Biology Homework Chapter 31: Plant Structures
Textbook assignment: Chapter 31: Plant Structure, Reproduction, and Development, sections 1-8.
- 31.1 Humans live in symbiosis with most food-source plants: humans provide idealized growing conditions with fertilizers, irrigation, and breeding programs that have produced high-yield hybrids and cultivars, plants provide food and replenish atmospheric oxygen.
- 31.2 Plant structures fall into two groups: monocots (linear veins, one seed leaf, scattered vascular bundles, 3-petal flowers), and dicots (netted veins, two seed leaves, compact bundles, floral parts in multiples of 4 or 5).
- 31.3 Roots anchor the plant and absorb water and nutrients from the soil; shoots (stems, leaves, flowers) are where photosynthesis occurs.
- 31.4 All plants have roots and shoots although the form of these structures shows a wide range of adaptations to particular environments. These can also be grouped as root, stem, and leaf systems when the focus is on tissue variation.
- 31.5 By tissues type, we get three systems:
- The epidermis, a single layer of cells providing protection from disease and infection; this layer may be covered with a waxy cuticle.
- The vascular tissue system composed of the xylem and phloem
- The ground tissue system which is everything else, including leaves with their guard cells controlling the size of the stomata, and the mesophyll layers of leaves where gas exchange and photosynthesis occur.
By structure, we get three systems (leaf, stem, root), which have different forms in eudicots and monocots:
- Leaves: net-veined vs straight-veined
- Stems: vascular bundles around rim vs bundles distributed throughout
- Roots: Thick cortex, narrow vascular cylinder vs thinner cortex, wide cylinder
- 31.6 Plant cells vary, but most use multiple layers of cell walls for structure, and contain chloroplasts but lack lysosomes, in contrast to animal cells. The major types are:
- parenchyma cells (primary walls, store food, support photosynthesis).
- collenchyma cells (thick primary walls, provide support)
- sclerenchyma cells (rigid secondary walls, support and protect plant interior)
- water-conducting cells (tracheids and vessel elements forming xylem tissue)
- food-conduct cells (sieve plates, companion cells forming phloem tissue)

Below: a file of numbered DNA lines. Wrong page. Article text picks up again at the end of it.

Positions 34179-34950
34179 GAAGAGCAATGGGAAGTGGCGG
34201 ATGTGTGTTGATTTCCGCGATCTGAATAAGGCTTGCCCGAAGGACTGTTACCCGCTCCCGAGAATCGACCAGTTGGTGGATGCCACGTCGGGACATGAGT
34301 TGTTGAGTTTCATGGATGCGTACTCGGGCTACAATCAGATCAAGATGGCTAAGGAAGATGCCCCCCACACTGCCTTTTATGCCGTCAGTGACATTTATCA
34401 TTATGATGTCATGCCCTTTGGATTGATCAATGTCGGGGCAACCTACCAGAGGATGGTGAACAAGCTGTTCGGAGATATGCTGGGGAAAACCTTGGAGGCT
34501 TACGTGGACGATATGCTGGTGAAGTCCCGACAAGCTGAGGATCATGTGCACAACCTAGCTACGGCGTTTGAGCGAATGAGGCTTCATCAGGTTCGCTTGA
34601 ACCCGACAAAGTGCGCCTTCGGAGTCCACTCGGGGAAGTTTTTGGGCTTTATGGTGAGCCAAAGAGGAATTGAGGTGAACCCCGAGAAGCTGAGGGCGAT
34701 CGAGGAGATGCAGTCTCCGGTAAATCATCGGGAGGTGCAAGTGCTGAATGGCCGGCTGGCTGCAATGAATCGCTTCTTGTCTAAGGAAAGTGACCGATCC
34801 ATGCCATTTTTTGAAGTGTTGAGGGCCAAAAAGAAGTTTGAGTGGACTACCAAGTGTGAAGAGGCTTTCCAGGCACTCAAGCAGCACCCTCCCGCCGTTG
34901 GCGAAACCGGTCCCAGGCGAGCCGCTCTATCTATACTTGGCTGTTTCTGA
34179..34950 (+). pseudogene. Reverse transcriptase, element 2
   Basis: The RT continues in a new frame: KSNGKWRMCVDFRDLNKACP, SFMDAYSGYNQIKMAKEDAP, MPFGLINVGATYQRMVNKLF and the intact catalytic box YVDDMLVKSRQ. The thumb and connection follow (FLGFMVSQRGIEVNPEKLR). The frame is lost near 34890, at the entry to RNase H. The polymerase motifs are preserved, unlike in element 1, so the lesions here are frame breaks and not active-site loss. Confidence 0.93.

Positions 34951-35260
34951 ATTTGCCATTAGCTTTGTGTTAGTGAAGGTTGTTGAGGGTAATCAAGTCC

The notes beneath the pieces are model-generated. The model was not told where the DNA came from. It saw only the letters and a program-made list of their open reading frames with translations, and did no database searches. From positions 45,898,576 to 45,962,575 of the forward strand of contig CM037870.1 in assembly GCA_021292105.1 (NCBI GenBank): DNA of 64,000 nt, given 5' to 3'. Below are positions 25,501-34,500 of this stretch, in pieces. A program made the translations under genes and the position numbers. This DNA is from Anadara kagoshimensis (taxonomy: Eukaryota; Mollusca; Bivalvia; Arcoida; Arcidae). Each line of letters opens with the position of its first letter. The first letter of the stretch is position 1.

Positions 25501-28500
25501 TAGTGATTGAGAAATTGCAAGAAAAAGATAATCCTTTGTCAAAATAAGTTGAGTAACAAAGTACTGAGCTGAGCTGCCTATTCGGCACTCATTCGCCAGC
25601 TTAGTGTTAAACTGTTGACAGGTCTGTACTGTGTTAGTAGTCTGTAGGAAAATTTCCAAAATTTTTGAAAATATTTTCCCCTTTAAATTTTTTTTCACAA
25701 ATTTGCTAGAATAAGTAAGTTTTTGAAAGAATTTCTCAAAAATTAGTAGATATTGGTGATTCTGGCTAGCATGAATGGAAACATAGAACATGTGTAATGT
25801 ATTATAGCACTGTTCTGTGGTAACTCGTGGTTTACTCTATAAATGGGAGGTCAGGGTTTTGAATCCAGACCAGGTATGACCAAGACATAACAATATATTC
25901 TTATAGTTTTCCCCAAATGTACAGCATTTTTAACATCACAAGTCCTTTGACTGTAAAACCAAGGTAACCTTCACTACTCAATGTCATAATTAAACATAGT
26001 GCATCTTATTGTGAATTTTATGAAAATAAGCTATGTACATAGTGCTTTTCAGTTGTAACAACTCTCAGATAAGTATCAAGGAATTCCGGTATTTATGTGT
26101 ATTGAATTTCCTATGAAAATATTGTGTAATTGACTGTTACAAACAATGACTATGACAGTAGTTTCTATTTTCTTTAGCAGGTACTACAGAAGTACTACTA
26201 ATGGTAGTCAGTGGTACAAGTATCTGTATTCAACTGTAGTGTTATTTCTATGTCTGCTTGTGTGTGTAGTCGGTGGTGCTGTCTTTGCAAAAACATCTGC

- 31.7 Plants grow throughout their lives, which may last one year (annuals), two years (biennials) or more (perennials). Primary growth lengthens roots and shoots and occurs primarily in the meristems, either at the tip of the plant shoots or roots (apical meristems) or in auxiliary buds at branch points.
- 31.8 Secondary growth increases the girth of woody plants at the vascular cambrium layer beneath the bark. Inside this layer, the tissues die, forming heartwood. Those which still carry phloem are sapwood.
Read the following weblecture before chat: Plant Structures.
Take notes on any questions you have, and be prepared to discuss the lecture in chat.
Perform the study activity below:
Use the virtual plant dissections at VR Plants to explore plant tissues in different regions of the pant.
Chat Preparation Activities
- Essay question: The Moodle forum for the session will assign a specific study question for you to prepare for chat. You need to read this question and post your answer before chat starts for this session.
- Mastery Exercise: The Moodle Mastery exercise for the chapter will contain sections related to our chat topic. Try to complete these before the chat starts, so that you can ask questions.
- No quiz yet: the Chapter Quiz opens when we finish the chapter.
Read through the lab for this week; bring questions to chat on any aspect of the lab, whether you intend not perform it or not. If you decide to perform the lab, be sure to submit your report by the posted due date.
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